Industrial Electronics

Video: Robots Now Obey Commands from Alexa

30 August 2017

ComText allows robots to understand contextual commands like “pick up the box I put down.” Source: MIT ComText allows robots to understand contextual commands like “pick up the box I put down.” Source: MIT While robots have come a long way toward learning, in reality, they are still very limited in what they can do.

Repetitive tasks are manageable but the ability to understand human language makes robots mostly useless for more complicated jobs. For example, if you ask a robot to pick up a specific tool from a toolbox, the robot would have to recognize the specific tool, distinguishing the tool from others of similar shapes and sizes.

Now, researchers at MIT’s Computer Science and Artificial Intelligence Laboratory (CSAIL) have developed a new system that uses Amazon Alexa to allow robots to understand a range of commands that require knowledge about objects and their environment.

The system, called ComText, allows the robot to learn about specific objects and to update the robot with more information about other objects and have it execute a range of tasks like picking up different sets of objects based on different commands.

“Where humans understand the world as a collection of objects and people and abstract concepts, machines view it as pixels, point-clouds and 3-D maps generated from sensors,” said Rohan Paul, a CSAIL postdoc. “This semantic gap means that, for robots to understand what we want them to do, they need a much richer representation of what we do and say.”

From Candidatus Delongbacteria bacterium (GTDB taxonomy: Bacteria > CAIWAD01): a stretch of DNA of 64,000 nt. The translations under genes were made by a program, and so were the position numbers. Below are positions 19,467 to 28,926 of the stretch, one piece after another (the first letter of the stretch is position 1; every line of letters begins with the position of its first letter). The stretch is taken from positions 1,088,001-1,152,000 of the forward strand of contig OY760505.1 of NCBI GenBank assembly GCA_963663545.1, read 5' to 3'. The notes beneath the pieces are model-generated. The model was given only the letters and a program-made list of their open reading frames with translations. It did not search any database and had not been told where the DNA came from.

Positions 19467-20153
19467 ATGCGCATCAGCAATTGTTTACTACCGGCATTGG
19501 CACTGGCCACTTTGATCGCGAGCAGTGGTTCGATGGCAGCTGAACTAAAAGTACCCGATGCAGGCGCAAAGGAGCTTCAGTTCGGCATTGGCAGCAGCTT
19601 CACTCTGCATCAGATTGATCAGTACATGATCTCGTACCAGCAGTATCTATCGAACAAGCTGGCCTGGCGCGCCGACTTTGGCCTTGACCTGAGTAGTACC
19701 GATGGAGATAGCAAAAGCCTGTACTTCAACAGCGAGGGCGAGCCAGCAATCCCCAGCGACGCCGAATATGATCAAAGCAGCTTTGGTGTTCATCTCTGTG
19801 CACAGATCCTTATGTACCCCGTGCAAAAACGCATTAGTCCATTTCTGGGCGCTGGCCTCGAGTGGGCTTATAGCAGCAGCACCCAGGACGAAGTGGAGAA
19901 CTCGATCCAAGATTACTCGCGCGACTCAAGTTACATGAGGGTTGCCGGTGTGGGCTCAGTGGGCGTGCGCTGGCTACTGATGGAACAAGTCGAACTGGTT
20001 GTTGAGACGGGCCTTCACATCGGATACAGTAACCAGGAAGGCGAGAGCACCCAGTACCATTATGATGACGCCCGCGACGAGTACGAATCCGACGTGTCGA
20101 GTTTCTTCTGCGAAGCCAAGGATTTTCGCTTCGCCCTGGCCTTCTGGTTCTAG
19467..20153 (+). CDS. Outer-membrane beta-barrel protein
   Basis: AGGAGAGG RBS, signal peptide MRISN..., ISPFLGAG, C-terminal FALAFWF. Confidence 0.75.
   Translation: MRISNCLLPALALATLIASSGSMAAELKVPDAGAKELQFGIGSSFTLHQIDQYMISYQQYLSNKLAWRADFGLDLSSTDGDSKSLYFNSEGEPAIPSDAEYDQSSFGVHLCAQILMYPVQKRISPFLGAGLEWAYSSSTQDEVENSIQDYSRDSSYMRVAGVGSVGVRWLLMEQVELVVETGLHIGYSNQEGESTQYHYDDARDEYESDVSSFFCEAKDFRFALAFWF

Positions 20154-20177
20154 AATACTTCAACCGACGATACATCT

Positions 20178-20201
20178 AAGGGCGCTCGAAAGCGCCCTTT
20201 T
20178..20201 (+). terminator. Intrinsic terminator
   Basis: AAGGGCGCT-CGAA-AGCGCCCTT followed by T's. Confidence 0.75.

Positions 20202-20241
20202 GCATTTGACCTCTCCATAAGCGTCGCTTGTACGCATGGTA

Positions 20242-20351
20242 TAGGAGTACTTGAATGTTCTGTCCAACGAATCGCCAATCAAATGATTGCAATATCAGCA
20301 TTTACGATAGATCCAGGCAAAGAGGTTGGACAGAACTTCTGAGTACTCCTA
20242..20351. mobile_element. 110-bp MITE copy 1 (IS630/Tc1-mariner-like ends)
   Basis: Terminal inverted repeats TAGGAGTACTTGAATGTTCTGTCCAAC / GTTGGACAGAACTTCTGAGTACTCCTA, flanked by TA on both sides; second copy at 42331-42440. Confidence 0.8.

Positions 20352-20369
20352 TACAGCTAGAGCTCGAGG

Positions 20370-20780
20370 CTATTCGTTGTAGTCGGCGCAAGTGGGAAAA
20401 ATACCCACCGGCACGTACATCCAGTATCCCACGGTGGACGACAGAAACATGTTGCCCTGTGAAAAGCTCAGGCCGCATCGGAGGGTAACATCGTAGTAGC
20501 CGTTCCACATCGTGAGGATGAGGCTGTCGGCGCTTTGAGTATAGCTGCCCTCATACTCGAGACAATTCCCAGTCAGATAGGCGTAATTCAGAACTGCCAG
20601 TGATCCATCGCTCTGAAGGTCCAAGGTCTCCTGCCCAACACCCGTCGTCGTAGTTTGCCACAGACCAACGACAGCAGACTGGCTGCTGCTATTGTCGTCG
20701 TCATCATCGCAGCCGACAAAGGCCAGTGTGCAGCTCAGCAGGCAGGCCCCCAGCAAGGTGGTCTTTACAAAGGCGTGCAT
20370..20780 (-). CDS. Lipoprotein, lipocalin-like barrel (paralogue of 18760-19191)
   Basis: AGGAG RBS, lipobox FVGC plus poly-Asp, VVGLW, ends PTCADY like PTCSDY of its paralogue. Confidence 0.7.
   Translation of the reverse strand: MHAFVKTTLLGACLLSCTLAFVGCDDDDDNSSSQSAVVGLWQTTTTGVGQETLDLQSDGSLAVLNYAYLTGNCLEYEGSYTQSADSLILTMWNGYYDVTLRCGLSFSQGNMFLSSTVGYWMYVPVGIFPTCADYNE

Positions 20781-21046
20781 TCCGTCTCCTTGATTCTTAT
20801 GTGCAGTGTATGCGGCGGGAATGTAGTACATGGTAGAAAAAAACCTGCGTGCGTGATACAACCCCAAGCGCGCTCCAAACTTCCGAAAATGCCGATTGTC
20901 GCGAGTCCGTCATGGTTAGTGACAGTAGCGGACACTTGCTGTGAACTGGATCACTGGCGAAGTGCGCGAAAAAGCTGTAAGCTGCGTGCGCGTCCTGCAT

MIT tested ComText on Baxter, a two-armed humanoid robot developed for Rethink Robotics. In the experiment, Baxter was able to execute the right command about 90 percent of the time. Going forward, the team hopes to enable robots to understand more complicated information such as multi-step commands, the intent of actions and using properties about objects to interact with them more naturally.

How It Works

ComText observes a range of visuals and natural language to understand episodic memory about an object’s size, shape, position, type and if it belongs to someone. From there it can reason, infer meaning and respond to commands.

“The main contribution is this idea that robots should have different kinds of memory, just like people,” said Andrei Barbu, a research scientist at MIT. “We have the first mathematical formulation to address this issue, and we’re exploring how these two types of memory play and work off of each other.”

This line of research could enable better communications for a range of robotic systems, from self-driving cars to household helpers.

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